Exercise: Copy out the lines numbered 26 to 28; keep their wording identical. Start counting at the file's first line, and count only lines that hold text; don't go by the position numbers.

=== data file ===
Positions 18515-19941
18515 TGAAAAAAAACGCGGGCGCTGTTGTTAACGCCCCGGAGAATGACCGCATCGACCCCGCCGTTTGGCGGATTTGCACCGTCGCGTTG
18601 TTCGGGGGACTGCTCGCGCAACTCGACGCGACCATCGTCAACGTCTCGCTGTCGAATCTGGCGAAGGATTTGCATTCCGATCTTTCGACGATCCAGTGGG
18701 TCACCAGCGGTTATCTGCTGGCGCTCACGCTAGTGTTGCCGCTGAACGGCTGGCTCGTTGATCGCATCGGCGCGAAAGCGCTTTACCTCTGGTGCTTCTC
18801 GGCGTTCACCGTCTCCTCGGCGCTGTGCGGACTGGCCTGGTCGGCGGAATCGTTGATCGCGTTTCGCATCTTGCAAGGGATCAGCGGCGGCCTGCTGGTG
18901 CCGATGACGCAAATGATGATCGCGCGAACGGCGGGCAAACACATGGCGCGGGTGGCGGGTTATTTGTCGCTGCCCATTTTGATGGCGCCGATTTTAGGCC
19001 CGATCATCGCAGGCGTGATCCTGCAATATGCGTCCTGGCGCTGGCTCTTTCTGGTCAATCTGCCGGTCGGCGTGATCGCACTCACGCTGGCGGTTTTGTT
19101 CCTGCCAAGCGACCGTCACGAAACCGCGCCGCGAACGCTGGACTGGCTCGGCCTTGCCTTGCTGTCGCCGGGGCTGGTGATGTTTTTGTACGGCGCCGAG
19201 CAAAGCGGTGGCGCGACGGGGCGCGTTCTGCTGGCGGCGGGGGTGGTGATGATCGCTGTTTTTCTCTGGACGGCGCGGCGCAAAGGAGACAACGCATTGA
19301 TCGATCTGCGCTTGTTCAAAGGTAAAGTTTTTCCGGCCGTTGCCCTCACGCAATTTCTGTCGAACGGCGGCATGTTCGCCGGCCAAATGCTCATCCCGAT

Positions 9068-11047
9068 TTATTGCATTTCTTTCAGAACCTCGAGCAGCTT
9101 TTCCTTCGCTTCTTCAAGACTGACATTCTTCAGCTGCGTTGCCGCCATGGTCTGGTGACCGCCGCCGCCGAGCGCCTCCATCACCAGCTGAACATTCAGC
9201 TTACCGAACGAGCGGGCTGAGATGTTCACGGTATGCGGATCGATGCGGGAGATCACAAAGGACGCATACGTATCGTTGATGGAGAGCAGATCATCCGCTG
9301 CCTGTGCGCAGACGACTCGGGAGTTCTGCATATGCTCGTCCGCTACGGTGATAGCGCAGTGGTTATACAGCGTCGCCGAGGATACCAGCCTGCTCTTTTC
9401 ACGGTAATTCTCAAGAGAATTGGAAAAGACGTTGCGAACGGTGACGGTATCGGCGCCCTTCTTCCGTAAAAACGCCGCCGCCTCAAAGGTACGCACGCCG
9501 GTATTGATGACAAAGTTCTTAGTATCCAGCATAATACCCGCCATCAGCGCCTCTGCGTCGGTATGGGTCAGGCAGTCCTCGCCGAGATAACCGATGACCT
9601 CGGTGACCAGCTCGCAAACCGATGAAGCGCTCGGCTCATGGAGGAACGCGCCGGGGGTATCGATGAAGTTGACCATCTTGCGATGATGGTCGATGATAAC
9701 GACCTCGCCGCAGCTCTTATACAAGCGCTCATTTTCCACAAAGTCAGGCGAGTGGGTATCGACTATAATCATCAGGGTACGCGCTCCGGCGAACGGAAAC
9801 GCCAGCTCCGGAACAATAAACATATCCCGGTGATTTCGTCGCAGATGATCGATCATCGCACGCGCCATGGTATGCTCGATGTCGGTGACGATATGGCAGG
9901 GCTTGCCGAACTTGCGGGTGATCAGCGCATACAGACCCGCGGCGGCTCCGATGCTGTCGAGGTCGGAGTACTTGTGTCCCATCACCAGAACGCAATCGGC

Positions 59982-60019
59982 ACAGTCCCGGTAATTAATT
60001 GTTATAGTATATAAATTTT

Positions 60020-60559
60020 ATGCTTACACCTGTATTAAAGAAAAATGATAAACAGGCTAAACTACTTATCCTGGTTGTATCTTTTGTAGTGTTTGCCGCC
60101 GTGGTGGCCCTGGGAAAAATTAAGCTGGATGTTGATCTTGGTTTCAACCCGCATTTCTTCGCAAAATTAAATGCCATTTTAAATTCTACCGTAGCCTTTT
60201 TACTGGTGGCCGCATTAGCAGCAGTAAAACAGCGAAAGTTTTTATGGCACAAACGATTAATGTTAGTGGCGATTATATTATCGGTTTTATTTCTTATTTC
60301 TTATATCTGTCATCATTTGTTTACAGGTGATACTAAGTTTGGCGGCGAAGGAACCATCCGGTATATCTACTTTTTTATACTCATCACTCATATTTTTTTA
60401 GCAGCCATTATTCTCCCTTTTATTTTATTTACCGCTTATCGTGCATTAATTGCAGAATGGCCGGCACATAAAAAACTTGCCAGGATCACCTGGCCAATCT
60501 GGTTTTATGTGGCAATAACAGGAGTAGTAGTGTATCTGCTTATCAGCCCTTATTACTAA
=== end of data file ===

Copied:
60020 ATGCTTACACCTGTATTAAAGAAAAATGATAAACAGGCTAAACTACTTATCCTGGTTGTATCTTTTGTAGTGTTTGCCGCC
60101 GTGGTGGCCCTGGGAAAAATTAAGCTGGATGTTGATCTTGGTTTCAACCCGCATTTCTTCGCAAAATTAAATGCCATTTTAAATTCTACCGTAGCCTTTT
60201 TACTGGTGGCCGCATTAGCAGCAGTAAAACAGCGAAAGTTTTTATGGCACAAACGATTAATGTTAGTGGCGATTATATTATCGGTTTTATTTCTTATTTC